I mean, I guess once you own the base image there are tons of vectors like this, but still. Unless you’re very careful to what base images you use and their contents, this is scary.

      1. 6

        Could this be a security problem?

        You run a potentially arbitrary amount of unreviewed binaries in docker images, sneaking in anything unwanted is trivial. HTTP_PROXY hidden as arg is obviously a creative way, though to be honest reviewing Dockerfiles is clearly the most easy part of things that end-up inside a docker image. Security scanners on the other hand might not really look into image metadata/manifests so might be used to defeat things a little bit.

      2. 6

        As far as attack vectors from base images go, this is minor. You’re trusting your base image packager to build your binaries in the first place. Unless you’re very careful about that, you’re open to all kinds of trouble.

        I treat them like any software distribution and only get them from channels I trust as much as, say, my linux distribution itself.

        As a thought experiment, I do wonder if this makes it easier for someone writing a malicious patch for an upstream package to socially engineer a maintainer into accepting a subtly backdoored patch. I don’t think so. But that’s really the only small bit of extra scare factor I see from this.

    4. 17
      • jq
      • ripgrep
      • fd
      • bat
      1. 3


        Which bat do you mean? When I see that I think of the old, much beloved, Windows email client.

        1. 5

          Oh, I used that one! 🥹

          Given the context, I assume the author meant the bat without the and bang:

          1. 4

            That is indeed the one! It’s a replacement for cat

      2. 2

        I’m with you there! those are usually the first utilities I install in any new system I use

    5. 3

      Software I appreciate:

      • Ghostty (I switched about a week ago after many years using iTerm2, and so far I love it)
      • neovim
      • neomutt
      1. 1

        Ghostty (I switched about a week ago after many years using iTerm2, and so far I love it)

        I didn’t realize it was available. I’ve been semi-following the devblog posts… do you have a link you can share to try it out?

        1. 1

          I didn’t realize it was available. I’ve been semi-following the devblog posts… do you have a link you can share to try it out?

          So, yes and no (re “available” and a link). It’s still in limited beta, and I cannot directly share Ghostty itself. I can share a link to the discord server. If you join there, you can get in line for when there is a next wave of beta-testers added. (I got into a reasonably large group of new testers just recently.)

          1. 2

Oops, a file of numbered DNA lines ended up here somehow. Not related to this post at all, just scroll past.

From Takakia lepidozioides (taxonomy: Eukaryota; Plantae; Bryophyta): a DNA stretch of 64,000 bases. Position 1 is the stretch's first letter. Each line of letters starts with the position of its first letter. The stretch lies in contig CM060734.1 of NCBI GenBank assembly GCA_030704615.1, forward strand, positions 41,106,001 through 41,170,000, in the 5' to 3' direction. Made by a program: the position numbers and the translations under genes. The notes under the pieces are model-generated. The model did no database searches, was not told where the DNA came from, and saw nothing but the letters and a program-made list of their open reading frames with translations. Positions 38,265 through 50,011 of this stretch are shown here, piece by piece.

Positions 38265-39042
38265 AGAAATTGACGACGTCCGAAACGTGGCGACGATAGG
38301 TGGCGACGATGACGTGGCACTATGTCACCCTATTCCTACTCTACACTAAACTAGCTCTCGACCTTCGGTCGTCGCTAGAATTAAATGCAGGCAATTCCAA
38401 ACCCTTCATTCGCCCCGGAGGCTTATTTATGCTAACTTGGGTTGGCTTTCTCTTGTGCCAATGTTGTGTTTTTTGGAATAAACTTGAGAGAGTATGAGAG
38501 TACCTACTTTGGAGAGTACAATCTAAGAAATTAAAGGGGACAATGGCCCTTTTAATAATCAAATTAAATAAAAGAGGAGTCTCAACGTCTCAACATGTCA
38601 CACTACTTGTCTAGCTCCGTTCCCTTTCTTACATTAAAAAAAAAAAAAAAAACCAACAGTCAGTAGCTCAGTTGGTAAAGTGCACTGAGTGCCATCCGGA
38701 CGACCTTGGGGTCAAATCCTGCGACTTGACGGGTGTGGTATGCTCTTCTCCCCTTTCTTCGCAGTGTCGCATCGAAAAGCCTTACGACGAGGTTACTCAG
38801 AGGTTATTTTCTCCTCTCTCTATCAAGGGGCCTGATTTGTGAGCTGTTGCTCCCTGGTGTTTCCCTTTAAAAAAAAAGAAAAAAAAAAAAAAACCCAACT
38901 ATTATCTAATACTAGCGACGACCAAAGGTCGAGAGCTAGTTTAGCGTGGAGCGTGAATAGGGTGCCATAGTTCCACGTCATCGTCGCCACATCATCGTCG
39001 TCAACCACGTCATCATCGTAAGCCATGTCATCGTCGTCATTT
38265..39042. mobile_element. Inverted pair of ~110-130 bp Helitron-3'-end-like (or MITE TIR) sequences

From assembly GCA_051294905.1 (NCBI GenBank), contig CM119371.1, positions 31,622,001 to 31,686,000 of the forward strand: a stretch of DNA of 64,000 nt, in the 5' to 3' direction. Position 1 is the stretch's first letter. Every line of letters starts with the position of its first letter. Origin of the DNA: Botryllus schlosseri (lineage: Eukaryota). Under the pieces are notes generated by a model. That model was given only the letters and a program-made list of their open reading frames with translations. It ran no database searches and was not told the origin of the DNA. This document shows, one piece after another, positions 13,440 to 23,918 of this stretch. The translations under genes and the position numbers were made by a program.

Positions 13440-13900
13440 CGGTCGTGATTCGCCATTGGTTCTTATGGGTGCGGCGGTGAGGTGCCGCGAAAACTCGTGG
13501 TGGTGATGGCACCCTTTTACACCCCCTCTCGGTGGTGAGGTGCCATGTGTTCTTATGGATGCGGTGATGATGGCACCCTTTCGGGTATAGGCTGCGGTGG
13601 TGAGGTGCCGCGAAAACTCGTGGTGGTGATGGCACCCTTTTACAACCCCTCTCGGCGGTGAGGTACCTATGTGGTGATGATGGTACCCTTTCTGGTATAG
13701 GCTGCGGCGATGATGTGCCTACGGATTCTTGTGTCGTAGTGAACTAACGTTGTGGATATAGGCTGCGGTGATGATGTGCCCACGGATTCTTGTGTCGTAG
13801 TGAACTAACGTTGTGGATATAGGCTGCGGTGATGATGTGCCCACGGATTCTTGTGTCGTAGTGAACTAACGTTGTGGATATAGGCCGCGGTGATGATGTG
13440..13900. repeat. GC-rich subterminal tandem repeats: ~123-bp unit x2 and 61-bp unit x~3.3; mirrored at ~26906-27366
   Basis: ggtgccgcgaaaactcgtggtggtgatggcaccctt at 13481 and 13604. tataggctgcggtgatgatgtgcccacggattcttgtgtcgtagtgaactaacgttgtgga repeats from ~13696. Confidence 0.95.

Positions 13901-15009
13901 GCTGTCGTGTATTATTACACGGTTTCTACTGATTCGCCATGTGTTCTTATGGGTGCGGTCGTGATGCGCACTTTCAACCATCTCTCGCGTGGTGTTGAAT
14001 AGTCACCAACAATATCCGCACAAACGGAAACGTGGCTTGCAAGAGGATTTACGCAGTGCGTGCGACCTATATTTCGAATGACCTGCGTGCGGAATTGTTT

Cool. Thanks!

    6. 10

      Karabiner and Goku for me. Go over how I use them here.

      1. 1

        I’m so glad you referenced xkcd 1806 in your post, ’cause I was going to have to reply just to point it out.

        And thanks for mentioning Karabiner. I hadn’t seen it and I’ve been casting around for something similar.

    7. 4

      I always enjoy Raymond Chen’s stories.

      1. 5

        His blog is amazing, there’s so much good stuff in there. I was happy to see clips of him appearing in my YouTube recommendations. It’s not just the breadth of his Windows knowledge, but also how he actually knows the details all the way down to the technical reasons and implementation. It’s obvious that he amassed an enormous treasure of knowledge throughout his career. This is the kind of employee you wanna keep around in your company to provide guidance and stability, the kind of person who will say “if we implement it like this, it will break the legacy layer we implemented in 2002 to work around a bug that affected old portable executables!”.

        1. 4

          I strongly agree. And to @altano’s since-deleted point about the potential for too much deference to this sort of institutional knowledge leading to stagnation, I see it more like Chesterton’s fence. You shouldn’t be allowed to remove a thing unless you understand why it was there in the first place. Having people like Raymond Chen engaged with your organization makes it easier to know why things are in place to begin with, so that removing them can be a smart decision.

          1. 2

            Exactly. Staying with the example, once you actually know “this new implementation will break the legacy layer from 2002”, you can decide whether or not you actually want to accept this breakage and do it this way, or choose another approach after all. It does not cause stagnation in any way, it enables more informed decisions. Any breakage caused should be a deliberate choice as a result of a carefully considered tradeoff.

    8. 12

      I like this one; I’ll be giving it a try.

      Minor note: Typographers often hide funny phrases in type specimens; the old ATF catalogs are full of them. They’re often driven by the constraint of exactly filling a line without adding extra space. In the specimen here I noticed “OldButSanePotus”, which is such an apt description of Joe Biden…

      1. 2

        I kind of like it too, and have been trying it. I’ll give it a little more time to see where I land, but I suspect I’ll probably switch back to JetBrains Mono in my editor and keep this around to use for code snippets in slides. My early results are that I find the italic style a little distracting as I’m writing code, but I really like it for reading code.

    9. 5

      As someone who has deployed multiple WAFs, I like the sentiment.

      But there was a time when mod_security was extremely helpful in letting us keep some things online (that our business really needed online) while we were waiting for patches from vendors. And its heuristics weren’t wrong very frequently, and there wasn’t all that much overhead (or at least not so much that it mattered to us).

      Even though the sentiment in this article isn’t wrong, it does feel a little bit to me like removing Chesterton’s fence without understanding/acknowledging why it was there in the first place.